Today is release day for The Kassa Gambit. And in honor of this début book (which is so very exciting) we have an interview with its author M.C. Planck.
With its great cover, The Kassa Gambit is a 288 page science fiction novel with ecological themes. There’s more information on it below.
Let’s welcome this new author and get on with his short interview.
Congratulations on your first book M.C.. Tell us - how does it feel to be published?
It is very validating. So many professionals – my agent, my editor, TOR, my Audible narrator – expressed enthusiasm for the book, it makes all the work feel worthwhile. Hopefully the public will agree.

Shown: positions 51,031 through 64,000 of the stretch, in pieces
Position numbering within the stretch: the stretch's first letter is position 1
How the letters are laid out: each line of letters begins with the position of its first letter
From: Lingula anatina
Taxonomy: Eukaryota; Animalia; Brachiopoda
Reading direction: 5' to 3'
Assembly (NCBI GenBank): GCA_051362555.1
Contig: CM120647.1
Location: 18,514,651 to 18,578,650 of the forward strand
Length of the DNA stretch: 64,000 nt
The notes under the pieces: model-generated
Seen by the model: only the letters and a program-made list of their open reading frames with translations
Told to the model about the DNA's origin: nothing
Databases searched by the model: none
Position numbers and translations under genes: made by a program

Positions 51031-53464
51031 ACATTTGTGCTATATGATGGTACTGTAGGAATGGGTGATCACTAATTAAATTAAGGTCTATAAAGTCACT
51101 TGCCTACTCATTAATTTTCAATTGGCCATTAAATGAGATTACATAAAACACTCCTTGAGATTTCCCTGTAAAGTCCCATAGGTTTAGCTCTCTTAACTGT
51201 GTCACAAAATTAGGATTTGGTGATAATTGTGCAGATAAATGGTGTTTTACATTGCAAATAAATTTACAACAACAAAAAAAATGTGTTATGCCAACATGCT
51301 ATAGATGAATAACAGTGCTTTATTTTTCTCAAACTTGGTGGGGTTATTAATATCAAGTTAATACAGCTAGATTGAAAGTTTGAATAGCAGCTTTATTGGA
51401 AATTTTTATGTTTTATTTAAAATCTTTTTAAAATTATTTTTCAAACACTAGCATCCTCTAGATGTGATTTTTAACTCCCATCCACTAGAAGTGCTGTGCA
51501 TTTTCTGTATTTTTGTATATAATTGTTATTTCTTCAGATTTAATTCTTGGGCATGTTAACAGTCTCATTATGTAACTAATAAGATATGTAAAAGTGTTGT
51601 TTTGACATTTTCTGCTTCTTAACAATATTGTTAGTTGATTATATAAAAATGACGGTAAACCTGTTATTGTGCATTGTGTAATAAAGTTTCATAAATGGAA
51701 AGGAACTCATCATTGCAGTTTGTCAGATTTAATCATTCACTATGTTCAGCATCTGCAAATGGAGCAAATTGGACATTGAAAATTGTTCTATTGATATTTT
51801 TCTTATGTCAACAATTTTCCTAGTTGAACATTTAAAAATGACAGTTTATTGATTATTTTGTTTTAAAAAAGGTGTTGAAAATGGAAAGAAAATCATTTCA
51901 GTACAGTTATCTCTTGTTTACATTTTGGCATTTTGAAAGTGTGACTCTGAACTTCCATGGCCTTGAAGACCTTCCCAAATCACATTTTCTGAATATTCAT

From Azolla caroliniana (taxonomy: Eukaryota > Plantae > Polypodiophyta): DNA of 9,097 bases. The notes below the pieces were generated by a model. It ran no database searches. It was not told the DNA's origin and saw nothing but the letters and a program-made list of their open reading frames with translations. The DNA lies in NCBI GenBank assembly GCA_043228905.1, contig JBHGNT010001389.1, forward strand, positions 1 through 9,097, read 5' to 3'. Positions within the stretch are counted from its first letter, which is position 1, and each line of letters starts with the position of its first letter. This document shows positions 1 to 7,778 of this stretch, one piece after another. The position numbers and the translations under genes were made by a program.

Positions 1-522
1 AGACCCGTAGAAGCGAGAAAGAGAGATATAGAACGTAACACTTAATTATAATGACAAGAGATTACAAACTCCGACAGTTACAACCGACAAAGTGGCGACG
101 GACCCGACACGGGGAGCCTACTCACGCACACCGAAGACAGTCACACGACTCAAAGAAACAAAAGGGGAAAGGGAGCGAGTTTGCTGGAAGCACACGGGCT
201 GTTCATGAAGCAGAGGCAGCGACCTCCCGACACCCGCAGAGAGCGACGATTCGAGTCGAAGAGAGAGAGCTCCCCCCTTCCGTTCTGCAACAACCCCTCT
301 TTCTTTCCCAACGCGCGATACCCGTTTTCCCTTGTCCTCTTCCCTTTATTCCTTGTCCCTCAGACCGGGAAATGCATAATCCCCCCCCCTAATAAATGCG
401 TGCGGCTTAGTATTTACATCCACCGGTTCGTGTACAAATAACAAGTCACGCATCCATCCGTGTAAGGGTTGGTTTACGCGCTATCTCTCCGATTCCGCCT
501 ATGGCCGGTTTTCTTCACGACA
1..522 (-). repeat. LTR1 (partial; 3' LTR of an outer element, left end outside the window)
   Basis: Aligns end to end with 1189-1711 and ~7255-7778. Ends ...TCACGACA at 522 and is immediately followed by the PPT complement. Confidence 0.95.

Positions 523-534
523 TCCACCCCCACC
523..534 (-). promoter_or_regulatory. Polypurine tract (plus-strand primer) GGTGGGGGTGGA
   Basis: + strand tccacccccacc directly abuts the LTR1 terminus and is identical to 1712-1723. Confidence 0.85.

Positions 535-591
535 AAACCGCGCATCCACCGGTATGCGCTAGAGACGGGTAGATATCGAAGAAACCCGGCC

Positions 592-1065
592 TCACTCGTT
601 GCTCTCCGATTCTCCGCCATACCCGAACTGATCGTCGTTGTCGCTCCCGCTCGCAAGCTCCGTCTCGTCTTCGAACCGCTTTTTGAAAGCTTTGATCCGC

I wrote SF because my wife doesn’t like fantasy. Or more specifically, she won’t read anything that doesn’t have a spaceship in it. To be honest, all I write is SF; even my fantasy novel is really SF in disguise. To me SF is real people in an unreal world (i.e. one in which the laws of physics have changed); Fantasy is unreal people in a real world (i.e. the characters are archetypes). By that definition Star Wars is fantasy, and Game of Thrones is SF. I think the takeaway here is that I am the wrong person to answer this question.
The ecological part just seemed obvious to me.
It looks like you read A LOT before trying your hand at actually writing a novel yourself. Which of the master authors do you think were the most influential in writing - The Kassa Gambit?